never passed her own lips.
Angela had been drawn to Walter like a butterfly is drawn to an exotic flower. First, he introduced her to the
subtle sweetness of Turkish candies and lavender pastilles. Then, he seduced her with exotic fruits dipped in
chocolate and decadent sorbets flavored with alcohol. Before she had time even to find which she liked best,
he plied her with spiced meats and strange sea foods from distant lands. She soon became transfixed by
the connoisseur of exquisite culinary visions and could not resist his bombardment of tastes, textures and
aromas. As her relationship with food and Walter grew, her brittle figure had gradually become softly
rounded. She smiled at patted her plumping hips, proud of her new-found voluptuousness.
Angela could no longer be bound to Gilbert as he was bound to his bed by the lead weight of his morbid
obesity. She took a sidelong glance at her mother as she tossed raw chicken into the bowl then let her eyes
rest on the jar. At first glance it was as mundane as any smoke-glass jar, perhaps containing homemade
jam, or relish. She left its wax seal intact as Walter instructed in order to keep the contents fresh until she
was ready to use it. For a moment she thought something stirred in its darkness then smiled at her own
naïveté. The special ingredient—Walter explained—was imported from Africa along with the latest batch of
herbs and spices that he was using for his new Ethiopian menu. Angela smiled again, more broadly this time,
looking almost beautiful. Her milky skin and chocolate eyes, glowed for a moment as she pictured Walter in
his restaurant, wearing the crisp chef's whites, his dark hands a blur over his simmering creations as he
stirred, grated and spiced. Her mouth began to water as she recalled how he would suddenly still from
ministering the pots and would slowly raise a spoon to her expectant lips. Her eyes would close and she
would be adrift on a sea of sensations inspired by mysterious destinations she would never know other than
through their exotic flavors.
Her face clouded as she began to mix in the gravy. Gilbert could never really enjoy food. It was too late.
Absent-mindedly she added salt and pepper. Gilbert never noticed the taste of anything that slid down his
gullet. He wanted only to sate his lust, to become engorged; only then was he happy and fulfilled. Angela
was different, for years she had lived on the edge of starvation, but now she had found someone who could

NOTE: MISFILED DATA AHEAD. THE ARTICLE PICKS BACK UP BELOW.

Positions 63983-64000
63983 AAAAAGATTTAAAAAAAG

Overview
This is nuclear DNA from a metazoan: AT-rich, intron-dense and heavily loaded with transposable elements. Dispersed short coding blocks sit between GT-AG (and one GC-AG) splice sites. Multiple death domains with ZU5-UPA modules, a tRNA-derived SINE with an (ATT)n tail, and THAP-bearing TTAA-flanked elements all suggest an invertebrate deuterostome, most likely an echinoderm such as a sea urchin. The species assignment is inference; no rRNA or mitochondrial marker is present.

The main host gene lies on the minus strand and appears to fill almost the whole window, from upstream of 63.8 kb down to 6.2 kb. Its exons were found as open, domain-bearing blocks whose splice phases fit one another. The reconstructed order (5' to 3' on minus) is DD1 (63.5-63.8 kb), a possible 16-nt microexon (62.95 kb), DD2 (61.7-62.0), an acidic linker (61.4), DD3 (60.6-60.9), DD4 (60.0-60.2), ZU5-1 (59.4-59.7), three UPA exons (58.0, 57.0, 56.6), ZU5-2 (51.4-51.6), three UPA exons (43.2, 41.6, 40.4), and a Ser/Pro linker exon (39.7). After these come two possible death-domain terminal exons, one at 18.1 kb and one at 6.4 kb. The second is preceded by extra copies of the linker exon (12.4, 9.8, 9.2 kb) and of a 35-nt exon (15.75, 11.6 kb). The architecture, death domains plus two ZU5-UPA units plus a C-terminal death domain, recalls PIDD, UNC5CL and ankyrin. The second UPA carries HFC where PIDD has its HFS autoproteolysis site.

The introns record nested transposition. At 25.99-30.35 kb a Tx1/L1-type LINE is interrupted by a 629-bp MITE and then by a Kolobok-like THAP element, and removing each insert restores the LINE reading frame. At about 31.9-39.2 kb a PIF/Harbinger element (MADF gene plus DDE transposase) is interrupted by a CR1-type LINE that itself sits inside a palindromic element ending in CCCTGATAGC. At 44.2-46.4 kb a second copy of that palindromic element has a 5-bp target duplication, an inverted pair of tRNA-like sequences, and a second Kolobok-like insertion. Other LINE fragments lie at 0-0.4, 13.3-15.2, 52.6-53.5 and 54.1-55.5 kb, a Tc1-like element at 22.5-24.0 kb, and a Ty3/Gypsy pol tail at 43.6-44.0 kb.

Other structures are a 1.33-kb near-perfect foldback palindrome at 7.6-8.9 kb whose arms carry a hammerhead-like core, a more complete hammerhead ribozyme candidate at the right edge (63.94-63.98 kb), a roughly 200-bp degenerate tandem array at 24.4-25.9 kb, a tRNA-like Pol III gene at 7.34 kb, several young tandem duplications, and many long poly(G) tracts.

Of course, Gilbert couldn't be entirely blamed for his condition. Their father treated him harshly since the
beginning. Perhaps he didn’t mean to be a bad parent, perhaps he was being the only one he knew how to
be, but he made Gilbert suffer. While she got to sit on the father's lap, Gilbert had to lie on the floor at his
feet. Angela hadn’t felt to badly for Gilbert, he almost seemed to like getting the occasional kick and was
always pleased to be let out of his cage. And their mother remained silent and cooked and cooked. Things
had gone on for a long time that way before the accident.
Their father brought home a puppy for Angela. He won it in a card game. It was the cutest little ball of fur
she had ever seen. When the puppy came, Gilbert was relegated to the basement and the puppy took his
place. Gilbert had been unhappy with the arrangement, though no one really noticed at the time. If it hadn't
been for her mother, Gilbert probably would have been completely forgotten and ended his days in the
basement. But she kept him fed; nurtured his growing hatred for their father.
The only reason their father had to go down to the basement that night was because of the storm. The
power cut our in the middle of his boxing match so he had to go and check the fuses. Angela was playing
with Puff-ball and her mother was cooking by candle light as the thunder was rumbling into the distance and
suddenly the curdling screams shook the house. He mother told her to stay put, but she crept behind her
down the basement stairs and peeked around the corner. She could still see the father lying on the floor,
dwarfed by Gilbert who sat on his chest, with a string of jugular still hanging from the stumps of his teeth.
After that Gilbert moved back upstairs and she had been a little afraid of him, but her mother said all he
needed was good hot meals. Gilbert never left his bedroom after that and Angela never entered in there.
Though she would help her mother prepare his meals she never asked Angela to take them to him and she